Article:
(This column originally appeared in Forbes)
Recently, USA Today published their list of the Best CRMs (Customer Relationship Management) software for 2024. And there were a lot of familiar and excellent applications mentioned.
For example, the best value, according to the reviews, is Zoho (full disclosure – my company sells and implements this product). The one that’s highly customizable is Apptivo. Monday, Nimble, HubSpot and Zendesk all made the list. And of course Salesforce.
None of this surprises me. All of these applications are great. And it’s my belief that any business would be well served by any of them. But unfortunately these are not the best CRM applications. These are actually the worst CRM applications. And no, it’s not because they’re inferior products and it’s not the vendors’ fault.
These are the worst CRM applications because of how they’re generally implemented and used. Software is only as good as the people driving it. And I’ve found over the past 20 years of selling CRM solutions that if companies don’t do the right things implementing these applications they’ll turn the best ones into the worst.
So what are these “right things?” It actually comes down to one thing: who owns the system and how they’re supported. To be the best, these CRM systems need an owner. Unfortunately many companies don’t invest in this person. And so they get the worst.
Every CRM system has to have someone — or a small team — who owns it. This person doesn’t necessarily have to be an IT person but should be a power user. They should be connected to the group that’s using the system (i.e. the sales or customer service group) and act in a support role. That person should know the CRM system well and also be given all the resources needed by management to make it a success, including training and the availability of outside experts and consultants.
CRM systems are just databases. The owner is responsible for the integrity of the data in that database. If anything is out of date, incomplete or inaccurate it’s the owner who should be fixing the problem and then then ensures that it doesn’t occur again. Internal controls should be established. Fields locked down. Dropdown lists created that force users to enter a specific choice of data. More training applied. More checks and balances put into place.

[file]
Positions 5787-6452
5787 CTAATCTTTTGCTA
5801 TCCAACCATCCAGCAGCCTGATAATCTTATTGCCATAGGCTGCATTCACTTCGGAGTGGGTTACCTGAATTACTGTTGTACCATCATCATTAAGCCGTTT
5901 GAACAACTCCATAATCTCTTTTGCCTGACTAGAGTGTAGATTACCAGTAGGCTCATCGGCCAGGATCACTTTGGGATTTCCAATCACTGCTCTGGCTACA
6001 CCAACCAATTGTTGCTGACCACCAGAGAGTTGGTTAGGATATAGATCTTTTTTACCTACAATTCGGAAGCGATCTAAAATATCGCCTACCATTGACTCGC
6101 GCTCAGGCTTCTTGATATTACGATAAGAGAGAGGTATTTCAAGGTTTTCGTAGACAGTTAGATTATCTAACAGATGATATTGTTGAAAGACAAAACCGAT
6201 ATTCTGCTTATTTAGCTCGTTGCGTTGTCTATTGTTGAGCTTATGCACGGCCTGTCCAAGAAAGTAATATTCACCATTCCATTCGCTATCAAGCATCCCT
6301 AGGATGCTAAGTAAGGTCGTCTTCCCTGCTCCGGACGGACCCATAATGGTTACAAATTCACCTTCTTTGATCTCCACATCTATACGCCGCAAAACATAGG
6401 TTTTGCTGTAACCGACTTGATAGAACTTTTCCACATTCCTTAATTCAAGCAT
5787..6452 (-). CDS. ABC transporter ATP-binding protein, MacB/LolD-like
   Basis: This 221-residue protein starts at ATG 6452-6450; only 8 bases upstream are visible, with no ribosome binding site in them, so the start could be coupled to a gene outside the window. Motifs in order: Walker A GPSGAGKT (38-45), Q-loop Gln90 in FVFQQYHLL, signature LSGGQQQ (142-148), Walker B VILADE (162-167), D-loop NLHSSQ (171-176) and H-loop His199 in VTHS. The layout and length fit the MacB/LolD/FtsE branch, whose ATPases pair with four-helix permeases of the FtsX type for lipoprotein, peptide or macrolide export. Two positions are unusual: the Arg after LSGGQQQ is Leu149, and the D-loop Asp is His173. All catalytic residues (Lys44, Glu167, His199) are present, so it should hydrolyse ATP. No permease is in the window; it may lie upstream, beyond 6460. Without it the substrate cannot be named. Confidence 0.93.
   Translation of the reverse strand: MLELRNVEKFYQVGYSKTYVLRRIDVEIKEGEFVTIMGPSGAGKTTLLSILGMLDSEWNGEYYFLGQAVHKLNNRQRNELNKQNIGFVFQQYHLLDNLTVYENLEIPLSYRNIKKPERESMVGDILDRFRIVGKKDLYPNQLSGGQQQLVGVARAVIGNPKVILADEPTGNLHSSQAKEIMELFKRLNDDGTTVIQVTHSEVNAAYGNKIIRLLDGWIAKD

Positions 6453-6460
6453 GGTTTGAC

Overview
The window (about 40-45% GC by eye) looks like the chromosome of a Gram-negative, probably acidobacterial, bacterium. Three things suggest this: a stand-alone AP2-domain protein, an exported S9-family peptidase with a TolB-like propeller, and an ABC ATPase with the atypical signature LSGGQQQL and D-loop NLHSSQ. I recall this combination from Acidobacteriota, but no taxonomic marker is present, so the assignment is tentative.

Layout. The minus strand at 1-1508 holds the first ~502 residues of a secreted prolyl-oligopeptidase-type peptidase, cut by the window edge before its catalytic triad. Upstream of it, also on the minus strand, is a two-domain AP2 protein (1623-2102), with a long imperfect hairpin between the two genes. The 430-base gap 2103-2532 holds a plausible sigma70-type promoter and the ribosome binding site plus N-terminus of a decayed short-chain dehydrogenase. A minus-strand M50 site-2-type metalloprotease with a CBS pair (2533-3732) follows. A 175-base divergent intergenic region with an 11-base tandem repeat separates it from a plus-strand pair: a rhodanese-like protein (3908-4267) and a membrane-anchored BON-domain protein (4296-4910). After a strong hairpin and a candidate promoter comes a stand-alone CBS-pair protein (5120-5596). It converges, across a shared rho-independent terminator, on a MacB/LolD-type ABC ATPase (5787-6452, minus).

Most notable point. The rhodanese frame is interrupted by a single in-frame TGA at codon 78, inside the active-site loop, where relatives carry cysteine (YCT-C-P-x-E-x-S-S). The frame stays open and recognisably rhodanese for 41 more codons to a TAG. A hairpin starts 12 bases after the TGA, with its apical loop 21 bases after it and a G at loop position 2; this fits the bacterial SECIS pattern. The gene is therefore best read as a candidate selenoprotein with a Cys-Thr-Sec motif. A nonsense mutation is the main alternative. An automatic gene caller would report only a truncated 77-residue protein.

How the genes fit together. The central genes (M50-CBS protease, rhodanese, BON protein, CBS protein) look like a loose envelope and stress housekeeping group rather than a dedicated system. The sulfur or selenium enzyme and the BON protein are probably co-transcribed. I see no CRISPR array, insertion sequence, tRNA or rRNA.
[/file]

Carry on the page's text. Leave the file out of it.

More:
There’s been lot of talk about AI in the tech world and most CRM systems are rolling out some amazing AI functionality that can do anything from measuring sentiment and chatting with website visitors to monitoring and giving feedback to salespeople or automatically creating campaigns and landing pages. It’s the owner’s job to know all this. They should be in regular contact with the CRM provider and be completely up to speed on all the AI and automation functionality both available and on the horizon so that their team is using the system to its best advantage. I can’t think of any better scenario where the best turns into the worst than when a company is paying thousands in monthly fees for a CRM system and then only uses 20 percent of its features.
To that end, the owner — or team — must be meeting frequently with their vendor to determine what more can be done. Are better reports needed? More integration with other systems? Workflows? Alerts? Automations? All of this would then be the owner’s responsibility to implement whether on their own or with the help of a consultant.
One of the biggest issues my clients face with their CRM systems is getting people to use them. Over the years I’ve countless clients complain to me how bad their CRM system is because no one is using it.
CRM systems are not like accounting or order entry systems where financial transactions are essential to the operations of the business. Owners need to be in the middle of this too. They should be identifying those 20 percent of users who are advanced and leave them alone. They must pay attention to the 60 percent who need just a little TLC to get them using the system adequately.
And for the remaining 20 percent who don’t even know how to turn on a TV, let alone operate a cloud based platform? They’re the ones who need special attention, training, supervision and support. It’s important to remember that just because a sales or service rep isn’t great with technology doesn’t mean they’re not valuable to a firm. But a CRM system is a group database and if some in the group aren’t entering data it hurts everyone else.
Finally, the owner of the CRM system must be fully authorized, supported and encouraged by the boss. Whether it’s the VP of Sales or the CMO, everyone in the group should be clearly aware that the owner has that manager’s full authority to do whatever needs to be done to make the system work. No excuses. No crying. No complaining. It’s the company’s data and it’s a big data world and the company is making a big investment to help grow sales, provide better service and increase its value.
Many of my clients don’t have owners. Why? Because there’s a cost. Sometimes the owner works at a company and can be assigned to support the CRM system. Other times someone has to be hired. And a typical owner of a 10 user system can expect to spend a day or two a week supporting the system and its users.
All of this requires an ongoing investment and sometimes companies aren’t willing to make the investment. But one thing’s for sure, without an owner any of those “best” CRM systems will quickly become the worst.